Get to Know Linux: The Nautilus File Manager
If you are new to Linux than most likely you are going to have to get to know a new file manager.
Coming from Windows you will have known the Explorer file manager. If you are migrating to a GNOME desktop you will need to get to know the Nautilus file manager.
This is a good thing because Nautilus is an outstanding, versatile, and user-friendly file manager.
One of the reasons you should take a moment to get to know this tool is that it is quite different from Explorer.
Although fundamentally you tackle the same tasks with both tools there are enough differences to confuse the new user. To this end, let's examine the ins and outs of the Nautilus file manager.
Unlike Explorer (and many other File Managers), Nautilus is a single-pane file manager. You can not change the view to split-pane mode or dual-pane mode. You get what you get...a single window showing you files and directories.
As you can see (in the image to the right) the Nautilus interface is very clean and simple. But your first thought might be, "How do I drag and drop a file into another directory?" We'll get to that in a moment.
Each time you double click on a directory a new window will open to that directory. You will then have two windows open. This makes dragging and dropping simple. Careful though, the default drag and drop action is not to copy but to move. So if you plan on copying a file from one window to the next you will have to right click the file (or directory) and select "Copy". To paste the file (or directory) you will go to the target directory and either click Edit and then click Paste or right click within the directory and select "Paste".
You can also switch from Icon or List view. In the image above you can see Nautilus in Icon mode. The image to the left shows Nautilus in List View mode. As you can see each directory can be expanded to reveal its contents.
But what about navigating directories? Normally, in Linux, you would scroll to the top of a directory and see an entry that was either ".." or "./" and you knew you could click (or double click) on this to navigate up one directory. In Nautilus you won't see this. Instead you will notice, in the bottom left corner, an dropdown that shows your current working directory. If you click that dropdown it will reveal all directories above the current working directory.The Image below and to the right shows this dropdown in action.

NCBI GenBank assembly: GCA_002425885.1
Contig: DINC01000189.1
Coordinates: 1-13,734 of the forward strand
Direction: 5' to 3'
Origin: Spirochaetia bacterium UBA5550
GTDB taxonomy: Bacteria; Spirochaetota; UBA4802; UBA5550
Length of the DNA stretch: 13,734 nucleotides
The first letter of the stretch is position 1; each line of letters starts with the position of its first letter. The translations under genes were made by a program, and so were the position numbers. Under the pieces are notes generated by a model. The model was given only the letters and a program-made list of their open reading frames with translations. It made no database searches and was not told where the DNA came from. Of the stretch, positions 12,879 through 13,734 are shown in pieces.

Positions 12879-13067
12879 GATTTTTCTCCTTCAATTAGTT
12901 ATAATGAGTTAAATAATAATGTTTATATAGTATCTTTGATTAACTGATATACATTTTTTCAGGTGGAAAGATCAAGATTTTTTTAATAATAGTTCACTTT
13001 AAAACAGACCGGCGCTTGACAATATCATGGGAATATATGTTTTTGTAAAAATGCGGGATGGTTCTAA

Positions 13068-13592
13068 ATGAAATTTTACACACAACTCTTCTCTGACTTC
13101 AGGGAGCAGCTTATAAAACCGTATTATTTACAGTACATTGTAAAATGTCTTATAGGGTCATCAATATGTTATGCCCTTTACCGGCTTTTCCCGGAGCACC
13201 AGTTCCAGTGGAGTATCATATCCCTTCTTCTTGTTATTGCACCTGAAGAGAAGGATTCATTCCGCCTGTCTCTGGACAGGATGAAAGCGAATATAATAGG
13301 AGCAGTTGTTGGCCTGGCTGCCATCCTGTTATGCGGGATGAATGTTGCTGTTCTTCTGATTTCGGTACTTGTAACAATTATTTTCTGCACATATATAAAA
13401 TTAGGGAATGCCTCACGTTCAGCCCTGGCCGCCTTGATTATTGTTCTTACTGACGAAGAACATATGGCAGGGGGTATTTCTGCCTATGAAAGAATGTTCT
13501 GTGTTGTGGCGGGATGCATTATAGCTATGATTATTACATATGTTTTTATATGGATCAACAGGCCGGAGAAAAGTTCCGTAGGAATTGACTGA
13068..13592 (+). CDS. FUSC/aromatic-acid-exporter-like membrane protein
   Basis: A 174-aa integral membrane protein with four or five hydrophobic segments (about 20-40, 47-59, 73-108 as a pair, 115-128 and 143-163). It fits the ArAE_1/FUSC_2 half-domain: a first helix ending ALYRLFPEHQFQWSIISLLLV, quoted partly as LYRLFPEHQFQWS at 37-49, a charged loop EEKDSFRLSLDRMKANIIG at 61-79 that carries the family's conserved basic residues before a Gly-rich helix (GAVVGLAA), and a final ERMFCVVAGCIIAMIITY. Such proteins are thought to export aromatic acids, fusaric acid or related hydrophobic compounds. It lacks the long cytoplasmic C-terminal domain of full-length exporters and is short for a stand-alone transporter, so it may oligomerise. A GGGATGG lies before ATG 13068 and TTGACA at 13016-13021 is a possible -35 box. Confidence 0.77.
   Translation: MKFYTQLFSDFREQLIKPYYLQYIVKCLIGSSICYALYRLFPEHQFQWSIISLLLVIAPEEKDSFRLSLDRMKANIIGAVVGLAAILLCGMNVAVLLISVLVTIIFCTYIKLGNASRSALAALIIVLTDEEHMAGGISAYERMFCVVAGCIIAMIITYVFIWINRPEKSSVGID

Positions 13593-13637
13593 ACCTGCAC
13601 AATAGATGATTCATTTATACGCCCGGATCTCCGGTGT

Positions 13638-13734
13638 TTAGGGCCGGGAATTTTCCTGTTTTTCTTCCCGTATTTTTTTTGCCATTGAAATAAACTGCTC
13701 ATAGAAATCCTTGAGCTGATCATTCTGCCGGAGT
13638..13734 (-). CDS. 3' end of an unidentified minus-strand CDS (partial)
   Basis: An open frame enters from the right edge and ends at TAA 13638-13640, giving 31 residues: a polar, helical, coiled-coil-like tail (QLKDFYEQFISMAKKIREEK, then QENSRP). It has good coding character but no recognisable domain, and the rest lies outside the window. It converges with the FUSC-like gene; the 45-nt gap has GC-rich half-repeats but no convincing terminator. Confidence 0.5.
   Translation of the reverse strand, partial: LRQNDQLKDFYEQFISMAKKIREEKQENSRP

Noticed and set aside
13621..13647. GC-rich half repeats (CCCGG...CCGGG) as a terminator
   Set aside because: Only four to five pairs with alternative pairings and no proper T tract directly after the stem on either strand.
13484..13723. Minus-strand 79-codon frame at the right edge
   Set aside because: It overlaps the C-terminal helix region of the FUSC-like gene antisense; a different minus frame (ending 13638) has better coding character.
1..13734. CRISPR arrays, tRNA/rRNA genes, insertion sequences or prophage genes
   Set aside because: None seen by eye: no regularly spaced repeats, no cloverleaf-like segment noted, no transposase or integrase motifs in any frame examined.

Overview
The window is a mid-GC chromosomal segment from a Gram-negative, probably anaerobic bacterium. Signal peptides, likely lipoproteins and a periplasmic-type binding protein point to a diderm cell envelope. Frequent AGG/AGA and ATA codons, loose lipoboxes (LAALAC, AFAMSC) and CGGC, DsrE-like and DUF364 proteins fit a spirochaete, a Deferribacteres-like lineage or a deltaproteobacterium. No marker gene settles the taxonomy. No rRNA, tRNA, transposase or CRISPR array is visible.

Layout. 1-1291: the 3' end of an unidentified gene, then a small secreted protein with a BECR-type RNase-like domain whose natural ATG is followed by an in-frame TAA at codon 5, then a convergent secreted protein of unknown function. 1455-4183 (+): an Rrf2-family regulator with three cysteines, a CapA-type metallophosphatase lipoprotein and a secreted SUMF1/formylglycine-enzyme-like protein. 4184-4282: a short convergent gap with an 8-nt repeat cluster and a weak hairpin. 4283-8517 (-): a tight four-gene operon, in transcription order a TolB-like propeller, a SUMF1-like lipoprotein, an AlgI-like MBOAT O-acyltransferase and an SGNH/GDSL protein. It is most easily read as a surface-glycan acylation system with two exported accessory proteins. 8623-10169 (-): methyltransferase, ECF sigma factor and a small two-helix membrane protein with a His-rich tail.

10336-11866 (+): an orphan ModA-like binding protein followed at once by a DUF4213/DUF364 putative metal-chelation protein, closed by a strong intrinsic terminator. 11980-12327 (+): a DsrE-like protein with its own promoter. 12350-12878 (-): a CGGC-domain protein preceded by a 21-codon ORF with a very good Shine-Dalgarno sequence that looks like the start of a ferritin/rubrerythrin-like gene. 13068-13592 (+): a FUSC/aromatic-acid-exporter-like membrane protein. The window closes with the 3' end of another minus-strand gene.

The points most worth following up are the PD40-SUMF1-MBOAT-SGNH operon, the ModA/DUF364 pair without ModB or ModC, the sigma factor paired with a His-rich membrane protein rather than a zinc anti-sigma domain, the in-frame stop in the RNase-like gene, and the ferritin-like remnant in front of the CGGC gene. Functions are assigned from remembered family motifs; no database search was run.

As you can see the gHacks directory is found in the /home/jlwallen/Pictures directory. You can open a new Nautilus window in any one of these directories by selecting the target from the dropdown.
Another way of quick navigation is the Places menu. If you click on that menu you will see a number of various directories. You can also add bookmarks to this menu by selecting the Add Bookmark entry from within the current working directory.
The nice thing about adding bookmarks is that they are then added to the Bookmark submenu in the Places menu on the GNOME Panel.
You can also edit your bookmarks by selecting Edit Bookmarks from within the "Places" Nautilus menu.
And of course there are plenty of configurations to undertake with Nautilus.
If you click the Edit menu you will see the Preferences entry. Click that to open the Preferences window where you will see six tabs: View, Behavior, Display, List Columns, Preview, and Media. One of the more important tabs is the Media tab. This is where you configure which applications will open different types of files.
The Nautilus file manager is an outstanding tool to manage your files and directories. Once you get used to the differences between this tool and your previous file manager, you will come to find Nautilus to be one outstanding utility.Advertisement